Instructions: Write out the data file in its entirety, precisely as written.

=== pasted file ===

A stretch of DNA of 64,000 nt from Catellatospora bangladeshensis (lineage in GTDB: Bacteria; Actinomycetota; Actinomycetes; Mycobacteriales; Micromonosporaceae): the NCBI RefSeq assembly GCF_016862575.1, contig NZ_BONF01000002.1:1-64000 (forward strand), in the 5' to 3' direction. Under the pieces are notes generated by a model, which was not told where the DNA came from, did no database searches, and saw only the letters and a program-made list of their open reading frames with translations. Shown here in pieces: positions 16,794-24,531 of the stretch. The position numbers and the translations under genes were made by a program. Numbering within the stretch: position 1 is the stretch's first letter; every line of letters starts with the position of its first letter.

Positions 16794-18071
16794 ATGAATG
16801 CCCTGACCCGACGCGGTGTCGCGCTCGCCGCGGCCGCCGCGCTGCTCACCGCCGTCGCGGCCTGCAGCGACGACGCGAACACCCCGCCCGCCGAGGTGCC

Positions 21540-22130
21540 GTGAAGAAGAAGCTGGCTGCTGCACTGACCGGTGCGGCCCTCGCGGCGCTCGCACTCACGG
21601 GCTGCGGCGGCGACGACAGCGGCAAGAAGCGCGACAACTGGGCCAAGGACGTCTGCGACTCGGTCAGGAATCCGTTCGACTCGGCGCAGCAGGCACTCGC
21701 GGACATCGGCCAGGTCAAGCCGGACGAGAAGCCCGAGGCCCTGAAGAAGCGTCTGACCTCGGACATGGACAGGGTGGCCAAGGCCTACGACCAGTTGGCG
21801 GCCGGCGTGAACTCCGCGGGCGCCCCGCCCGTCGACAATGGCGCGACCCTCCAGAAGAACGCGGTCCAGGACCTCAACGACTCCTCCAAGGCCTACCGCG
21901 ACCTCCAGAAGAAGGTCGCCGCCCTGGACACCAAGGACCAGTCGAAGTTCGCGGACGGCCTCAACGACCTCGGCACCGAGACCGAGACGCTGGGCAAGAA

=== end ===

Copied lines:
A stretch of DNA of 64,000 nt from Catellatospora bangladeshensis (lineage in GTDB: Bacteria; Actinomycetota; Actinomycetes; Mycobacteriales; Micromonosporaceae): the NCBI RefSeq assembly GCF_016862575.1, contig NZ_BONF01000002.1:1-64000 (forward strand), in the 5' to 3' direction. Under the pieces are notes generated by a model, which was not told where the DNA came from, did no database searches, and saw only the letters and a program-made list of their open reading frames with translations. Shown here in pieces: positions 16,794-24,531 of the stretch. The position numbers and the translations under genes were made by a program. Numbering within the stretch: position 1 is the stretch's first letter; every line of letters starts with the position of its first letter.

Positions 16794-18071
16794 ATGAATG
16801 CCCTGACCCGACGCGGTGTCGCGCTCGCCGCGGCCGCCGCGCTGCTCACCGCCGTCGCGGCCTGCAGCGACGACGCGAACACCCCGCCCGCCGAGGTGCC

Positions 21540-22130
21540 GTGAAGAAGAAGCTGGCTGCTGCACTGACCGGTGCGGCCCTCGCGGCGCTCGCACTCACGG
21601 GCTGCGGCGGCGACGACAGCGGCAAGAAGCGCGACAACTGGGCCAAGGACGTCTGCGACTCGGTCAGGAATCCGTTCGACTCGGCGCAGCAGGCACTCGC
21701 GGACATCGGCCAGGTCAAGCCGGACGAGAAGCCCGAGGCCCTGAAGAAGCGTCTGACCTCGGACATGGACAGGGTGGCCAAGGCCTACGACCAGTTGGCG
21801 GCCGGCGTGAACTCCGCGGGCGCCCCGCCCGTCGACAATGGCGCGACCCTCCAGAAGAACGCGGTCCAGGACCTCAACGACTCCTCCAAGGCCTACCGCG
21901 ACCTCCAGAAGAAGGTCGCCGCCCTGGACACCAAGGACCAGTCGAAGTTCGCGGACGGCCTCAACGACCTCGGCACCGAGACCGAGACGCTGGGCAAGAA